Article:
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This week you will look at misleading information that you are exposed to every day. Find an example of a survey or poll or even a tweet that you think might be misleading.
How would you support your conclusions? You want to use statistical reasoning here not personal opinion. Places to look might be online polls where anyone can answer. If the title of a survey is misleading, how would you correct it?
Was the sample representative? Be sure to read the methodology of a survey and not only the responses to the questions. For example, you may think the sampling was not representative of the population, but you have to discuss how sampling was actually done to support your claim.
Another place to look are articles written by people who clearly don’t understand statistics but use legitimate data like the example below.
The title of the article, New Low of 49% in U.S. Say Death Penalty Applied Fairly (https://news.gallup.com/poll/243794/new-low-say-death-penalty-applied-fairly.aspx (Links to an external site.)), is misleading because 49% is the point estimate. You have to click on survey methods at the bottom to find the margin of error was 4%. This means the true percentage in the population could have been as low as 45% but as high as 53%. Therefore the title of the article is very misleading.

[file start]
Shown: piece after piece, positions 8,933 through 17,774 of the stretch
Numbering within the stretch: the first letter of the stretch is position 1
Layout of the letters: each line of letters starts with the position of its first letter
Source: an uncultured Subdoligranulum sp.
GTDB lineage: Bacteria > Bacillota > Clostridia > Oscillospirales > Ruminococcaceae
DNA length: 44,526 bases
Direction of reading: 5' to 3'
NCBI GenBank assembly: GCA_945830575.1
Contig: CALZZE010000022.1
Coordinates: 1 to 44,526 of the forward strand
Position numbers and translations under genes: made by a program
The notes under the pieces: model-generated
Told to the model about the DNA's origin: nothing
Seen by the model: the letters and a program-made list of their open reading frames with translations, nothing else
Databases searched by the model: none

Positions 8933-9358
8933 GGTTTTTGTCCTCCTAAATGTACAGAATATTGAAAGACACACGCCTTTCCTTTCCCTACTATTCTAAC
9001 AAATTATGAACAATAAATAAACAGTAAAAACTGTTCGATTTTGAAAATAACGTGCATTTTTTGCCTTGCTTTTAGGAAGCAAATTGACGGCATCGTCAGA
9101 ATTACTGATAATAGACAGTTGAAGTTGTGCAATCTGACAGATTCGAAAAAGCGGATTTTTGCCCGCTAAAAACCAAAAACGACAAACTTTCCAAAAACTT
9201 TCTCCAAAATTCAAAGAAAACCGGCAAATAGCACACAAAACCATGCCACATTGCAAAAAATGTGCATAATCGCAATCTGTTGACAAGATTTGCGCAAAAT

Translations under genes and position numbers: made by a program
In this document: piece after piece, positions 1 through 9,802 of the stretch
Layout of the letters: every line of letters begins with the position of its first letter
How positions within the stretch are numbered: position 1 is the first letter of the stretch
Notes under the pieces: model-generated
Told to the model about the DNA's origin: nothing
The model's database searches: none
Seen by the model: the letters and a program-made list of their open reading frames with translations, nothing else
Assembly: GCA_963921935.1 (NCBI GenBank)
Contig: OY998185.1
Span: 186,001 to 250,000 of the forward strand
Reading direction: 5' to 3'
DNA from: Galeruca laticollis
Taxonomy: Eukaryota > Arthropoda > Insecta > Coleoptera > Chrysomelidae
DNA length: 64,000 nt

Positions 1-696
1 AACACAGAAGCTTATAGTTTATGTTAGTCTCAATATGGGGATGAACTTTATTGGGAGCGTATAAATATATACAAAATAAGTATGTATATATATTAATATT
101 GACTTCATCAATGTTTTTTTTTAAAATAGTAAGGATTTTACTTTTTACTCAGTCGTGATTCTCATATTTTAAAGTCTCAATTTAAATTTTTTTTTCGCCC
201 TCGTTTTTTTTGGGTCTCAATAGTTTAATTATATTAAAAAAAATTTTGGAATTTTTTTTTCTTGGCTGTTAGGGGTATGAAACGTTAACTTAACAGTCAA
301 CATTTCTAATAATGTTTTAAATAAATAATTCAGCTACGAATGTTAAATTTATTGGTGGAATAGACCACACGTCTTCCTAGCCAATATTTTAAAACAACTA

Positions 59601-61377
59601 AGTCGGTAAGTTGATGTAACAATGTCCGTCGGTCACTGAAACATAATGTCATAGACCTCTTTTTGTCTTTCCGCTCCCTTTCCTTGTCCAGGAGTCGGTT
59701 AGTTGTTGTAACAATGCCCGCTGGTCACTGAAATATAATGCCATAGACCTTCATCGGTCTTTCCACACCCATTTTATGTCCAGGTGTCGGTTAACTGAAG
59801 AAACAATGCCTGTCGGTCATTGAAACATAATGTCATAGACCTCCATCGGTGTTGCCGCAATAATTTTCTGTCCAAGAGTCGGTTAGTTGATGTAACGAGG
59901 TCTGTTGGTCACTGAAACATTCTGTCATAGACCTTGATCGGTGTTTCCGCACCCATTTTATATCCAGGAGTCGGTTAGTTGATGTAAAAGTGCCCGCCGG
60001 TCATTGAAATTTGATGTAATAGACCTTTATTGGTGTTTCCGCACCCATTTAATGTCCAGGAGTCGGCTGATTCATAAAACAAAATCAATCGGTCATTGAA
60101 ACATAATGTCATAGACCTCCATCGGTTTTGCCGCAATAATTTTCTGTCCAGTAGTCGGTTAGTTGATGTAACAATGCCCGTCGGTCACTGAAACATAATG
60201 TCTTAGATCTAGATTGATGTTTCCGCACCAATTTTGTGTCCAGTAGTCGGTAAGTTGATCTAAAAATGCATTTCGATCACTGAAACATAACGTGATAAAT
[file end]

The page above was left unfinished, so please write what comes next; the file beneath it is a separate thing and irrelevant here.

After locating your inaccurate poll or article, respond to the following questions.
How did the poll or article misrepresent the facts? How might you rewrite the title of the article more accurately?
What was the author trying to get you to think? Why? What could be the ramifications of believing false information?
Find and describe an article that refutes this information, if possible.
Have you ever been sent articles that you believed just by reading the title? What was the result?
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